Continuation of subsidy payment by the Tinubu government has also been advanced as the reason while fuel is not selling beyond N1,000.00 locally, given the rate at which the naira exchanges for the dollar presently. More monies are coming to the state and local governments, and it was rumoured that PBAT asked state governors why there are hunger in their states, when he has ensured increased allocations to them from the federation account. Since Nigeria’s return to democracy in 1999, the country has continued to be challenged in different ways, with the economy shrinking: under over-bloated personnel overhead at the three levels of government; expansive political appointments and luxurious lifestyle of the political class; negatively skewed federalism; customised corruptions that have been shoddily investigated and prosecuted; systematic collapse of infrastructure across the country; elevated ethnic tensions and politically-motivated insecurity; newly-invented terrorism and banditry; vexatious herders/farmers clashes; neocolonialism  and citizens’ political passivity and reduced patriotism.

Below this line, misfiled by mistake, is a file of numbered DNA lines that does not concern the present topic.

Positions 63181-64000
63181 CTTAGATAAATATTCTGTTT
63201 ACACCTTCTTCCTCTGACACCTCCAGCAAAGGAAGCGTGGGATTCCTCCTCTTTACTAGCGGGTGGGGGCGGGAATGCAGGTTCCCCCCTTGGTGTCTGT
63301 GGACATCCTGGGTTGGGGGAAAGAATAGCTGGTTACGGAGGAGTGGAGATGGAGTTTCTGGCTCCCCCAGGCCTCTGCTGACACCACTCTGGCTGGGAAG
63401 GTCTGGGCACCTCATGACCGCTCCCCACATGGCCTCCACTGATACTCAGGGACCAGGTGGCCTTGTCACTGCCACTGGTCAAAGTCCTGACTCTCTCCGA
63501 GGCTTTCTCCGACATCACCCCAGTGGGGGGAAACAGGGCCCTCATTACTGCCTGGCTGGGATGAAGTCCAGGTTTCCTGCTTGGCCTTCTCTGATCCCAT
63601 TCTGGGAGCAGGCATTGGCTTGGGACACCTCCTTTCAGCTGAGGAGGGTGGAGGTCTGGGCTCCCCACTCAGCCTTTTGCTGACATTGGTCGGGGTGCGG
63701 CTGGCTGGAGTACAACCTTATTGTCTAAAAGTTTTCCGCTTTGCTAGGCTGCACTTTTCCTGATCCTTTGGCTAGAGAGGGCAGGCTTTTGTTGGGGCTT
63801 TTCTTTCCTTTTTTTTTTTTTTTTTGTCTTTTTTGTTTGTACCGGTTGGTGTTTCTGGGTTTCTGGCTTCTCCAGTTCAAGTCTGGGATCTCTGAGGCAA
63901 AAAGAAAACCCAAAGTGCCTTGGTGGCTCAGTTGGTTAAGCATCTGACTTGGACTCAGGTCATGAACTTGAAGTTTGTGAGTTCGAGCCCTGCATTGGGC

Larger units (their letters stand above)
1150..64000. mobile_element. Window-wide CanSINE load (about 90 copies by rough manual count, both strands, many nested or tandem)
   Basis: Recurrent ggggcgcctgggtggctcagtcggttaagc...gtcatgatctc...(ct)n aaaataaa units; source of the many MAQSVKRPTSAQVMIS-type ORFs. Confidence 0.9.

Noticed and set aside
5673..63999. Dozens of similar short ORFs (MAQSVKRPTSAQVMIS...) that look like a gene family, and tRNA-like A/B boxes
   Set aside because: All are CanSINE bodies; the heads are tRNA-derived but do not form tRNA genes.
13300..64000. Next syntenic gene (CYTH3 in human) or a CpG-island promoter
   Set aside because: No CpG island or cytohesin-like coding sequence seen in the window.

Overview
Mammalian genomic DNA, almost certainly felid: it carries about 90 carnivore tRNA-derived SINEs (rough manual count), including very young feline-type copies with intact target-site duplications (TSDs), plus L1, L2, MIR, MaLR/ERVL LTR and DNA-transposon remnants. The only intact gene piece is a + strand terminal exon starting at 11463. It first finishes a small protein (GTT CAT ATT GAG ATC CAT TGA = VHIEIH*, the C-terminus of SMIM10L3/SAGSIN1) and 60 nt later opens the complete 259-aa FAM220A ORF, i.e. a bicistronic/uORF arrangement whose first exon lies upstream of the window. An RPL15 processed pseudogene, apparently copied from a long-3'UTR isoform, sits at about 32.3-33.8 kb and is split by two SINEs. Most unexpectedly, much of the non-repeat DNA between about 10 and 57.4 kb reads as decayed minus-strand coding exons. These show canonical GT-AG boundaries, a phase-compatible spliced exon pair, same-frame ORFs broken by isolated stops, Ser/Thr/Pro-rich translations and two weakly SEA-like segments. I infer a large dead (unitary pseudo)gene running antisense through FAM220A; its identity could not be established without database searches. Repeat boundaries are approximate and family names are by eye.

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Characteristic of the 20-year-old pounded-yam of the Yoruba that could still be hurtfully hot, allegations of malfeasances in the Obasanjo regime are still rife, as recently seen in the re-awoke Maanbilla Power scandal involving Olu Agunloye, which Wole Soyinka dismissed as an attempt to taint saints while rogues stand tall. The privatisation programme and other multinational contracts like that of Siemens/Halliburton, allegedly involving Atiku Abubakar, the then Vice President, of this regime also cast some doubt on the baby midwived through the 1999 Constitution of the Federal Republic of Nigeria, As Amended, evolved by the military government of Abdulsalami Abubakar, whose regime was also tainted by the Halliburton fiasco. Yar’adua was phenomenal in his commitment to reposition Nigeria, downrightly pleasantly and truthfully but brutally focused, his exit left us with respite in the Niger Delta, through the Presidential Amnesty Programme, and a new political vocabulary of ‘doctrine of necessity’.